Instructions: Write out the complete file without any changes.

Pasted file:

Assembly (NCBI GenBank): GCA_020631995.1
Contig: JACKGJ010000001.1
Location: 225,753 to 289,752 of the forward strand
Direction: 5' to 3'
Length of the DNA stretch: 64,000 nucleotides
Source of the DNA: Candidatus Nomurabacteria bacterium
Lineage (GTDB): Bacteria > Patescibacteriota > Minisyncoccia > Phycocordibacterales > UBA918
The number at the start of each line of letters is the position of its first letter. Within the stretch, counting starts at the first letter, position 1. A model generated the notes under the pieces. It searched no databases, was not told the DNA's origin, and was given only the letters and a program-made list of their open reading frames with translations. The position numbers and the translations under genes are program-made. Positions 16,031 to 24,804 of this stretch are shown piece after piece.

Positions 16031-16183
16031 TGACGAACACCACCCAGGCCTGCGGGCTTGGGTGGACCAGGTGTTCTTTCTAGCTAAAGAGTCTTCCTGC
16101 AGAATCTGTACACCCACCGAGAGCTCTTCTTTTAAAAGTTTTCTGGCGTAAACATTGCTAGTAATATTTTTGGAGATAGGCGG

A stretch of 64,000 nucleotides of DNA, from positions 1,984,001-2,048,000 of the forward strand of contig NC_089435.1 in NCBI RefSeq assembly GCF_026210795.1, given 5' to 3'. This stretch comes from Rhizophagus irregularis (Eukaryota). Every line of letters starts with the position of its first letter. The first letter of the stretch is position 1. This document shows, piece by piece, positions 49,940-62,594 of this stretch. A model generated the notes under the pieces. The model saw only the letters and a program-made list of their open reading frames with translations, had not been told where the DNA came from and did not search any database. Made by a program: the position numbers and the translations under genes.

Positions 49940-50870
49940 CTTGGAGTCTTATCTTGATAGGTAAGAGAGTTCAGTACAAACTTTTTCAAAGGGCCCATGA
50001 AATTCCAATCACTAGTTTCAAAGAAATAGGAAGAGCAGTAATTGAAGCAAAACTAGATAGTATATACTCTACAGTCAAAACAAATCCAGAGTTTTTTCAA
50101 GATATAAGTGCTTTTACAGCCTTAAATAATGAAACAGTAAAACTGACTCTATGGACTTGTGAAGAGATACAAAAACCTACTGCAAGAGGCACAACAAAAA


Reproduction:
Assembly (NCBI GenBank): GCA_020631995.1
Contig: JACKGJ010000001.1
Location: 225,753 to 289,752 of the forward strand
Direction: 5' to 3'
Length of the DNA stretch: 64,000 nucleotides
Source of the DNA: Candidatus Nomurabacteria bacterium
Lineage (GTDB): Bacteria > Patescibacteriota > Minisyncoccia > Phycocordibacterales > UBA918
The number at the start of each line of letters is the position of its first letter. Within the stretch, counting starts at the first letter, position 1. A model generated the notes under the pieces. It searched no databases, was not told the DNA's origin, and was given only the letters and a program-made list of their open reading frames with translations. The position numbers and the translations under genes are program-made. Positions 16,031 to 24,804 of this stretch are shown piece after piece.

Positions 16031-16183
16031 TGACGAACACCACCCAGGCCTGCGGGCTTGGGTGGACCAGGTGTTCTTTCTAGCTAAAGAGTCTTCCTGC
16101 AGAATCTGTACACCCACCGAGAGCTCTTCTTTTAAAAGTTTTCTGGCGTAAACATTGCTAGTAATATTTTTGGAGATAGGCGG

A stretch of 64,000 nucleotides of DNA, from positions 1,984,001-2,048,000 of the forward strand of contig NC_089435.1 in NCBI RefSeq assembly GCF_026210795.1, given 5' to 3'. This stretch comes from Rhizophagus irregularis (Eukaryota). Every line of letters starts with the position of its first letter. The first letter of the stretch is position 1. This document shows, piece by piece, positions 49,940-62,594 of this stretch. A model generated the notes under the pieces. The model saw only the letters and a program-made list of their open reading frames with translations, had not been told where the DNA came from and did not search any database. Made by a program: the position numbers and the translations under genes.

Positions 49940-50870
49940 CTTGGAGTCTTATCTTGATAGGTAAGAGAGTTCAGTACAAACTTTTTCAAAGGGCCCATGA
50001 AATTCCAATCACTAGTTTCAAAGAAATAGGAAGAGCAGTAATTGAAGCAAAACTAGATAGTATATACTCTACAGTCAAAACAAATCCAGAGTTTTTTCAA
50101 GATATAAGTGCTTTTACAGCCTTAAATAATGAAACAGTAAAACTGACTCTATGGACTTGTGAAGAGATACAAAAACCTACTGCAAGAGGCACAACAAAAA